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Anyway it's it is quite a funny video and made me laugh.
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Old 08-09-08, 08:40 AM   #16
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Dahon.Steve - "This is old and was posted several times already."

Sammyboy - "I was just trying to understand why you failed to yay. When this was posted before, lots of people were saying "This isn't really what driving is like", and I sighed."

I wasn't aware this video had been posted before, it was the first time I had seen it.
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Old 08-09-08, 09:05 AM   #17
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Mulleady, I've just realised what happened. I read "I failed too, yay" as "I failed to yay".

If you reread your post in that context, you'll understand mine. Sorry, totally my bad!
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Old 08-09-08, 09:52 AM   #18
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And there I was feeling really smug because I counted thirteen passes.

Hilarious.
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Old 08-09-08, 10:02 AM   #19
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Quote:
Originally Posted by mulleady View Post
I failed too yay!

That video isn't really a test of periperhal awareness lol! In reality we would have a much more vivid awareness of things around us using normal vision than trying to squint at some low quality youtube video! Awareness applies to cyclists too. We need to respect how cars and lorries view us from their cockpits. I've lost count at the amount of times I see cyclists cutting down the inside of left turning lorries and buses at their blind spot point. Same applies for cars showing due care in their observation and checking both mirrors properly and also looking before they swing open doors.

I find the best way to become a properly aware cyclist in a city like London is to drive first. Drivers are all the better if they have cycled too. Cyclists who haven't driven and are relatively inexperienced might even need proper lessons and amke use of information provided by organisations such as the London Cycling Campaign (LCC):
://www.lcc.org.uk/index.asp?PageID=62

Some people are far too proud to take awareness lessons and think you can just hop on a bike and go. A big mistake in busy urbana! This brings me to back to folding bikes which I think are fantastic in places like London for acceleration away from traffic at lights and the agility of smaller wheels for city based manoeuvreing.

Of course the instructions we got were designed to make us ignore anything in black which we all did. To be fair - even though I really enjoyed being tricked like that, it was a trick and doesn't properly reflect what happens on the road. Having said that, I have almost been run over twice by young girls driving cars as it happened who turned right into a more major road while looking left to make sure they didn't collide with a car coming along the lane they were joining. Problem was, yours truly was pootling along the lane they were crossing. They didn't see me because they had their heads screwed around backwards looking for cars.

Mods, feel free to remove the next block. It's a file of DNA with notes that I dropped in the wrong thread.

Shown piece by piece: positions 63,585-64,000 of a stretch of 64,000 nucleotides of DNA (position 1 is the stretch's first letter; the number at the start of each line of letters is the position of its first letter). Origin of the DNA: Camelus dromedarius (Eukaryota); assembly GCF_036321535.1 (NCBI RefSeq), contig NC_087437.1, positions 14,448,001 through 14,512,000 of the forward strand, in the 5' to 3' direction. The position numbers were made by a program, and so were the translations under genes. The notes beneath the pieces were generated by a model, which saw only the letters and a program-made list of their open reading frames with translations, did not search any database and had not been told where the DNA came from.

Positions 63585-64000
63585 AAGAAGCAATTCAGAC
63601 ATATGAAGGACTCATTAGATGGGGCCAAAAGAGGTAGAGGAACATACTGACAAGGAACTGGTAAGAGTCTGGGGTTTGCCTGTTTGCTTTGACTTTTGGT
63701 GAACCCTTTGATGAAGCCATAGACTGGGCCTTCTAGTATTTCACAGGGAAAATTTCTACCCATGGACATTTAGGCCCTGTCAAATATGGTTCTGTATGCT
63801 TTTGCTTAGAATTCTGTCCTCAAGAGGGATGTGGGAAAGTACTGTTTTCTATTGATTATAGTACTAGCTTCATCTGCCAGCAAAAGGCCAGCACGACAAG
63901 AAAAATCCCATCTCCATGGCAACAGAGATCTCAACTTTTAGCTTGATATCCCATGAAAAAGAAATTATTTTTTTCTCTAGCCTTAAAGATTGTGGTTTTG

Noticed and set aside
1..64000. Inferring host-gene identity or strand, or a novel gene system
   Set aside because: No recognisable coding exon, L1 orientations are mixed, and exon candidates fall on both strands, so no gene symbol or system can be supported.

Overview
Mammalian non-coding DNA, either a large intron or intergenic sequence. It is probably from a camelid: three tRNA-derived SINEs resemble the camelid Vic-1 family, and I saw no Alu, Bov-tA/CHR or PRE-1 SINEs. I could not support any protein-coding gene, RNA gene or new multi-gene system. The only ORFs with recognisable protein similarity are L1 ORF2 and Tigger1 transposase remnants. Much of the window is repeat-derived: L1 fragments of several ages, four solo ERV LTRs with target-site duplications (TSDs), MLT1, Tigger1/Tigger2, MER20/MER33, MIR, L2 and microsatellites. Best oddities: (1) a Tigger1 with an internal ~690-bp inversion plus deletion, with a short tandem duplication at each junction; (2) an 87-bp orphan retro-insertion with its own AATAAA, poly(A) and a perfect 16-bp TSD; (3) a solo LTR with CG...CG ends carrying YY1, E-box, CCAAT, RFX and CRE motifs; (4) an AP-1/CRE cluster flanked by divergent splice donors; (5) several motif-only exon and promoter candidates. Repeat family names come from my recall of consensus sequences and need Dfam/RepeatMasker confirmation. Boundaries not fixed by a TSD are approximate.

I do react a wee bit against your suggestion that cyclists might need training. What irks is that you might suggest it be mandatory. I'm on an anarchist kick at the moment and virulently opposing any who interfere with my spontaneous independence and ability to just 'DO' as I like whenever I take the idea into my head to do it. We live in a very busy body world these days and there are few activities that we can just jump in and get on with. Riding a bike is one of them. I reject all compulsions attached to cycling like training, helmets, registration, insurance and riding on pavements when I have to. I will as always exercise full concern and awareness of other people, but I do that because that's how I was brought up and not because I am being compelled.
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Old 08-09-08, 10:15 AM   #20
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Of course the instructions we got were designed to make us ignore anything in black which we all did. To be fair - even though I really enjoyed being tricked like that, it was a trick and doesn't properly reflect what happens on the road. Having said that, I have almost been run over twice by young girls driving cars as it happened who turned right into a more major road while looking left to make sure they didn't collide with a car coming along the lane they were joining. Problem was, yours truly was pootling along the lane they were crossing. They didn't see me because they had their heads screwed around backwards looking for cars.

I do react a wee bit against your suggestion that cyclists might need training. What irks is that you might suggest it be mandatory. I'm on an anarchist kick at the moment and virulently opposing any who interfere with my spontaneous independence and ability to just 'DO' as I like whenever I take the idea into my head to do it. We live in a very busy body world these days and there are few activities that we can just jump in and get on with. Riding a bike is one of them. I reject all compulsions attached to cycling like training, helmets, registration, insurance and riding on pavements when I have to. I will as always exercise full concern and awareness of other people, but I do that because that's how I was brought up and not because I am being compelled.
EvilV is back in force!


I totally agree with some of the points you raise actually. I really don't mean mandatory, advisable for some cyclists who are inexperienced and mainly in ultra-busy places like London. Most of all for their own safety as well. Otherwise I cannot dispute your point about the freedom to cycle and preserving that, a very good point indeed.